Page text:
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STUDENT PROTEST
Photography Michael Segalov

A free university has just opened in the UK

In response to rising course costs and government cuts, the Free University Brighton is offering fee-free higher education

It’s been a monumentally shit few years for the British university system. Tuition fees – once non-existent – have trebled to £9,000 pa. Student grants – once a vital study aid – have been completely abolished. So when stats confirm that the UK’s universities are officially the most expensive in the world, it doesn’t even feel like a surprise. Of course they are. We’re stuck with a government that refuses to see education as a right, rather than a privilege.

While many have found their own ways to protest against these soaring costs, there are others who are trying to secure more sustainable options. This includes the Free University Brighton (FUB). The south coast institution, founded in 2015, is offering an alternative to the backbreaking debt served up by standard universities – by offering its students totally fee-free tuition for its higher education courses.

The aim, according to a course summary, is to provide student-led learning “for love” rather than money. “(The tuition fee hike and government cuts) got me thinking about the dire situation education was in, and how inaccessible it was for many people,” explains FUB Founder Ali Ghanimi. “Then I went to Occupy London and saw their Tent City University – people creating the means to educate each other, about things that impacted their lives and what they could do to affect change. I thought if that could happen in a tent by the steps of St Pauls, why not in all towns and cities using public space on a more permanent basis?”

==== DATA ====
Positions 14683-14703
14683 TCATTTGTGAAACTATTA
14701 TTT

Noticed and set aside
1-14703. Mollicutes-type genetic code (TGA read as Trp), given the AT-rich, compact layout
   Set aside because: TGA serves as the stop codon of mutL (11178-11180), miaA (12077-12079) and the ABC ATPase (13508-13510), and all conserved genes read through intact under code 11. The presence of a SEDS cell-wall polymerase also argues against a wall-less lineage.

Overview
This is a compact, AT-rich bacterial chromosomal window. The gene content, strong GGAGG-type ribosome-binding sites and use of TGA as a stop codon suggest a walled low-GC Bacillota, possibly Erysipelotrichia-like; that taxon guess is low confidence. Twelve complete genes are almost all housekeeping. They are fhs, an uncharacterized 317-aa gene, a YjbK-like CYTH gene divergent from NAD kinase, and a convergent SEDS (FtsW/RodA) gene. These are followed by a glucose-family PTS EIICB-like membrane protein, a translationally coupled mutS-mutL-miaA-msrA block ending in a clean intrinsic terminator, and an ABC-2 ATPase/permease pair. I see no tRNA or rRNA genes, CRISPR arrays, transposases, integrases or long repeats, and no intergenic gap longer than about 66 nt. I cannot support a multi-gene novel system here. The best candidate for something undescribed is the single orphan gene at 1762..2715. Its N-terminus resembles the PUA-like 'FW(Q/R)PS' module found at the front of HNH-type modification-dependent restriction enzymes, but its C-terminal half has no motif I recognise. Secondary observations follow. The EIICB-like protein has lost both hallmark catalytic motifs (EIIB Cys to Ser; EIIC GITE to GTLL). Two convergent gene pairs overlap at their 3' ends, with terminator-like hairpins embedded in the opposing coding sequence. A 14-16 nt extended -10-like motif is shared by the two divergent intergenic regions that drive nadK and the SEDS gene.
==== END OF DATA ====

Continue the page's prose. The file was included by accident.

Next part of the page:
“We have students who thought they would never have studied to university level, and now they are empowering themselves in all sorts of ways” – Ali Ghanimi

FUB apparently offers a range of degree-level courses in social sciences and humanities, though Ghanimi stresses that the structure is “quite different” from a conventional university. She claims that the course content is “cooperatively organised”, with subjects ranging from Criminology, Sociology, Philosophy, Media Studies, Political Economy, Gender Studies and International Relations. “We offer all sorts of educational events,” Ghanimi claims. “We have been validated in the same way as conventional universities so the quality is the same.”

Due to the amount of volunteers and free venues available in Brighton, FUB has managed to keep fee-free without applying for any grants or trust funds. According to Ghanimi, it’s a no-strings-attached system they want to keep up for as long as possible. “We are very happy to receive donations from people who support what we are doing,” she says. “One of the main barriers we face now that we are growing is finding enough free, wheelchair accessible venues. We are always keen to receive help with that... We just want it to be sustainable.”

While FUB is not the first to try and execute this idea (Edinburgh’s Ragged University, Lincoln’s Social Science Centres and London’s IF project all attempt to offer fee-free education), it hopes to be one of the most stable options – especially in the ominous wake of Brexit. “I think we all have the power to change things,” Ghanimi assures. “The first step is recognising things are wrong and wanting them to be different. Free University Brighton is about reclaiming education, creating education on our own terms.”

“We are doing it on a small scale, but if more join in the scale increases,” she adds. “And sometimes even small scale is enough as it changes lives – as our students have told us. We have students who thought they would never have studied to university level and now they are empowering themselves in all sorts of ways.”

Read more about Free University Brighton on their official website here.

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